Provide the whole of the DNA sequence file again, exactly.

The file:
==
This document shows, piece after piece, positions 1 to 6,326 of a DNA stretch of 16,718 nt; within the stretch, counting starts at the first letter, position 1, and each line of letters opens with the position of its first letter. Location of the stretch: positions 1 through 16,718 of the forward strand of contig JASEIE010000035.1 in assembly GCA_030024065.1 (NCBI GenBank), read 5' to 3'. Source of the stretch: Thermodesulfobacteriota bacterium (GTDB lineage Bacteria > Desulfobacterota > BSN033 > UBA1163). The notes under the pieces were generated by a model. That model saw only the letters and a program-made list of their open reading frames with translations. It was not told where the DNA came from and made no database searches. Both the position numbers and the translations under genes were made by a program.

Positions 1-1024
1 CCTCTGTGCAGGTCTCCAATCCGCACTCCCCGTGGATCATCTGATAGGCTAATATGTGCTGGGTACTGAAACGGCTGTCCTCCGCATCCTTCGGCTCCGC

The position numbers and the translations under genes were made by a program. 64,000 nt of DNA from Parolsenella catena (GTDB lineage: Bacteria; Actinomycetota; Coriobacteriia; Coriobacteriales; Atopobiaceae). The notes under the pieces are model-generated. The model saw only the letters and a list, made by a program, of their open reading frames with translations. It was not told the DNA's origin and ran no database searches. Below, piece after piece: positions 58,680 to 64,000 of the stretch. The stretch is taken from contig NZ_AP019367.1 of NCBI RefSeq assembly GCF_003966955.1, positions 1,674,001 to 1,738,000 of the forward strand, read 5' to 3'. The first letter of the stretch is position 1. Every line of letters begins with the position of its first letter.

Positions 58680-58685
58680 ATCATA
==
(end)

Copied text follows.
This document shows, piece after piece, positions 1 to 6,326 of a DNA stretch of 16,718 nt; within the stretch, counting starts at the first letter, position 1, and each line of letters opens with the position of its first letter. Location of the stretch: positions 1 through 16,718 of the forward strand of contig JASEIE010000035.1 in assembly GCA_030024065.1 (NCBI GenBank), read 5' to 3'. Source of the stretch: Thermodesulfobacteriota bacterium (GTDB lineage Bacteria > Desulfobacterota > BSN033 > UBA1163). The notes under the pieces were generated by a model. That model saw only the letters and a program-made list of their open reading frames with translations. It was not told where the DNA came from and made no database searches. Both the position numbers and the translations under genes were made by a program.

Positions 1-1024
1 CCTCTGTGCAGGTCTCCAATCCGCACTCCCCGTGGATCATCTGATAGGCTAATATGTGCTGGGTACTGAAACGGCTGTCCTCCGCATCCTTCGGCTCCGC

The position numbers and the translations under genes were made by a program. 64,000 nt of DNA from Parolsenella catena (GTDB lineage: Bacteria; Actinomycetota; Coriobacteriia; Coriobacteriales; Atopobiaceae). The notes under the pieces are model-generated. The model saw only the letters and a list, made by a program, of their open reading frames with translations. It was not told the DNA's origin and ran no database searches. Below, piece after piece: positions 58,680 to 64,000 of the stretch. The stretch is taken from contig NZ_AP019367.1 of NCBI RefSeq assembly GCF_003966955.1, positions 1,674,001 to 1,738,000 of the forward strand, read 5' to 3'. The first letter of the stretch is position 1. Every line of letters begins with the position of its first letter.

Positions 58680-58685
58680 ATCATA